By Allrecipes Editors

The original red velvet cake

If fear of food dye is coming between you and red velvet cake, you'll be thrilled to know this recipe doesn't have a drop of red dye in it. Smart Cookie shares her recipe and shows you how to make rich, chocolaty red velvet cake without the dreaded red dye.

Photo by Allrecipes

Shared by MasterChef alum, Elise Mayfield — aka Smart Cookie — this recipe is the original, historic version right down to the traditional ermine frosting, an old-fashioned boiled milk frosting that was used instead cream cheese frosting.

Get the recipe: The Real Red Velvet Cake

"Historically, red velvet cake was just chocolate cake tinted red from the acid in cocoa powder, not from food coloring. Nowadays most cocoa powders are alkalized, as in stripped of acid. Look for a non-alkalized one for this old-fashioned recipe. Completing the classic look is a coat of bright white ermine frosting, cooked the old-fashioned way." — Smart Cookie

Photo by Smart Cookie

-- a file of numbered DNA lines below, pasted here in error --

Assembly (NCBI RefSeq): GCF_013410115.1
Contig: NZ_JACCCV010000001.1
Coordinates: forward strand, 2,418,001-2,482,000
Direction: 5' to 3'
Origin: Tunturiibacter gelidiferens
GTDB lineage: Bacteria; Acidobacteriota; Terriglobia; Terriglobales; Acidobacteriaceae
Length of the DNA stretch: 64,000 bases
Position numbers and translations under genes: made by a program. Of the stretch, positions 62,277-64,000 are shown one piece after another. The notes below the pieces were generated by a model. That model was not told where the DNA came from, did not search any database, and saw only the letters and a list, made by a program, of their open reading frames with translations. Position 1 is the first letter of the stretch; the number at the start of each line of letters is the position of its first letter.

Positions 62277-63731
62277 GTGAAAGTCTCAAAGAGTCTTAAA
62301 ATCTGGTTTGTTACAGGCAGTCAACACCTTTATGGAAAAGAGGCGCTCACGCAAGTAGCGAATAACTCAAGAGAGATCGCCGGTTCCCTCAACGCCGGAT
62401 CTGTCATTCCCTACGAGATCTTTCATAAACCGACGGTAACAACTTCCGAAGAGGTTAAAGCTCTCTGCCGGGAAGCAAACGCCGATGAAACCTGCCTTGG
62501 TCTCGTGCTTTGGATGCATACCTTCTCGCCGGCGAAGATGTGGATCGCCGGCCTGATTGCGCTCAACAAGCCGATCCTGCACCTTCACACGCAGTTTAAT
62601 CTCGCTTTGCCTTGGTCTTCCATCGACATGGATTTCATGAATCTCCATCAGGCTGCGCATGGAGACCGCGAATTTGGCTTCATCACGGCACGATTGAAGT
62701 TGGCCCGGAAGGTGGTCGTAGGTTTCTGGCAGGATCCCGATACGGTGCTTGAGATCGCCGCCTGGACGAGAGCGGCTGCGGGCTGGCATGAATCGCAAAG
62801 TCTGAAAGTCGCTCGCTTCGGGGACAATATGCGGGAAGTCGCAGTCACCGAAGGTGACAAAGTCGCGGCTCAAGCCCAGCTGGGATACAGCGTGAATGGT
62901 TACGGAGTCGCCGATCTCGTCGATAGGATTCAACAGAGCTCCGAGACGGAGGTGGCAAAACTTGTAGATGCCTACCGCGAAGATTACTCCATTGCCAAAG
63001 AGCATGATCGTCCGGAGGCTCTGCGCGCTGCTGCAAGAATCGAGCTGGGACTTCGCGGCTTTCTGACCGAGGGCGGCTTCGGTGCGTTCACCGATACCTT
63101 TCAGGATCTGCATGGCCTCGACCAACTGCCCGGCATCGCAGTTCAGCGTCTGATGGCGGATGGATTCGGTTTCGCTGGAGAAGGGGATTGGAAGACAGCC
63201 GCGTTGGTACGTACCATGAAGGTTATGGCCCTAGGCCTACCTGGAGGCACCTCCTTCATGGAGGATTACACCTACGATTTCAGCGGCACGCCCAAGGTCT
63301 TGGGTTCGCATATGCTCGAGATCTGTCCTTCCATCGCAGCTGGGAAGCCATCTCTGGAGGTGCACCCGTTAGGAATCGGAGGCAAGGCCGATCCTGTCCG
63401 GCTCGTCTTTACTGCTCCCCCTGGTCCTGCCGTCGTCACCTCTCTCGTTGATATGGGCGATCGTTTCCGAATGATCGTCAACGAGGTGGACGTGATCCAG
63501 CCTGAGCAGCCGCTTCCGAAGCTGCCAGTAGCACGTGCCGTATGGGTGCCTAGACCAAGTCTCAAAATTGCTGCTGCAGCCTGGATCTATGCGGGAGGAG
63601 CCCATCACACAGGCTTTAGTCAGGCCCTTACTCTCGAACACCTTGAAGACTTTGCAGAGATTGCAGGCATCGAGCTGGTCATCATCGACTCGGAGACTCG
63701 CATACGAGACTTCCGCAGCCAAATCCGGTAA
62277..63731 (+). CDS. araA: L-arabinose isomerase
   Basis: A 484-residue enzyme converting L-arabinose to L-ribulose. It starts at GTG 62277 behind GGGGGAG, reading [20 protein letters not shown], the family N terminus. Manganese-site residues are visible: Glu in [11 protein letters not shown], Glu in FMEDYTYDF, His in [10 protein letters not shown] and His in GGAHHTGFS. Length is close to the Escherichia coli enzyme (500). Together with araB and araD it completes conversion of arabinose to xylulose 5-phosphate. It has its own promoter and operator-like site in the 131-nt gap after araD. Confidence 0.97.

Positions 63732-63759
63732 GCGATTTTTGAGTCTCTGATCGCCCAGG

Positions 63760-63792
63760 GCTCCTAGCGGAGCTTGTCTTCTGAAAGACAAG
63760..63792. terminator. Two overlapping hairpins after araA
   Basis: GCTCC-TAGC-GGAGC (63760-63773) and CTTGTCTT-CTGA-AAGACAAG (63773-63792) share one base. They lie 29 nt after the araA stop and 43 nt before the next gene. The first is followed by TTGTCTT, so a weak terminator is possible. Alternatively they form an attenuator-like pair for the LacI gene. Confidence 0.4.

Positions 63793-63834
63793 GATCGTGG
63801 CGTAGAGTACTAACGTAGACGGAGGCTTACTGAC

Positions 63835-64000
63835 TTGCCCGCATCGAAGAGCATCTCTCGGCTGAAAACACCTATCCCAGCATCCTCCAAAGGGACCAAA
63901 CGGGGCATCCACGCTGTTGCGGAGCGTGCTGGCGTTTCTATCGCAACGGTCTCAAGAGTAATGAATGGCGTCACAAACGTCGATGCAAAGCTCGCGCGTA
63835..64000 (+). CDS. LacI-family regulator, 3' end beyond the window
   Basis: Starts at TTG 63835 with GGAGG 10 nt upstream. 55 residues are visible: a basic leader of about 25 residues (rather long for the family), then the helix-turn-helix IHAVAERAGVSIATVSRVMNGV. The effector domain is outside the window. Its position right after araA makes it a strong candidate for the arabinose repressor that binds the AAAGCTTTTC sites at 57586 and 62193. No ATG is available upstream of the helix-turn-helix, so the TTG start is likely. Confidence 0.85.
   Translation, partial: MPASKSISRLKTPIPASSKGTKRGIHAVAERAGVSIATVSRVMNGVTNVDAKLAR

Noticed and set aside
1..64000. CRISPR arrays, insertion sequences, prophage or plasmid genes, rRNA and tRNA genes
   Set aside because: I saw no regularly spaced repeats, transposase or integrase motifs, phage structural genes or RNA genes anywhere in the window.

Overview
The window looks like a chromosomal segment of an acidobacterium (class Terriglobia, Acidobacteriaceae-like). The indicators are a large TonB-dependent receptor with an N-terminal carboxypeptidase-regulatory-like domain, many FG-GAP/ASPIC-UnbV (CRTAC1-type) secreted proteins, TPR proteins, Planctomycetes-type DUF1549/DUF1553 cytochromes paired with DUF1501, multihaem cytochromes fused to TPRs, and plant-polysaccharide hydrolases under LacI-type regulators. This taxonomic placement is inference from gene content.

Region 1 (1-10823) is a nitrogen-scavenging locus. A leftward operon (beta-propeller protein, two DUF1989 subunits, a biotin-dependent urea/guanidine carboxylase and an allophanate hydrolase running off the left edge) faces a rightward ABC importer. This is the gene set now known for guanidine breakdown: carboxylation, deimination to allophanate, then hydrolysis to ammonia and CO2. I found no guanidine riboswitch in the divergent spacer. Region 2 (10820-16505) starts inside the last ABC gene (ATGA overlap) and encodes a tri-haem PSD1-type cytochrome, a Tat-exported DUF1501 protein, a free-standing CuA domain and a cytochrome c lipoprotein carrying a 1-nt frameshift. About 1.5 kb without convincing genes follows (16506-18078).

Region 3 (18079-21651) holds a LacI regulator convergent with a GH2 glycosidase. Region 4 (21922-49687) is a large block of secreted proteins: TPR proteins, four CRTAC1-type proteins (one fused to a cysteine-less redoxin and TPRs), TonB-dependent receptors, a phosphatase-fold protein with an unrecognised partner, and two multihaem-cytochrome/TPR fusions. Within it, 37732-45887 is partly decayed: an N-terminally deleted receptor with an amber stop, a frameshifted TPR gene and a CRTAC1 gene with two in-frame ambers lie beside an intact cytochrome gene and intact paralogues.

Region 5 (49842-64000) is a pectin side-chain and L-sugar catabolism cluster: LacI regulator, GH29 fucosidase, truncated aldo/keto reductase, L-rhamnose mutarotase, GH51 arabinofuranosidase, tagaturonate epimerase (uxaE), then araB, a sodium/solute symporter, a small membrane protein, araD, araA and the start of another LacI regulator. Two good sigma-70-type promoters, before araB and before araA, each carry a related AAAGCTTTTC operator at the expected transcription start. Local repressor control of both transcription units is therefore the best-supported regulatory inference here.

Smart Cookie's Top Tips:

1. Cream the butter and sugar together for about 5 minutes. Yes, that's longer than usual, but you're using light brown sugar instead of white sugar.
2. Take a few seconds to sift the flour to give the cake a light and fluffy texture.
3. Do not use Dutch process cocoa powder for this recipe, otherwise the chemical reaction needed to make the chocolate turn reddish simply won't work. Use natural cocoa powder that has not been alkalized.
4. Sift the natural cocoa powder as you add it to the dry ingredients to eliminate any clumps.
5. Don't worry if the cake batter is brown because it will turn red as it bakes.

Related: Learn more about red velvet cake.

Watch the video to see it all come together:

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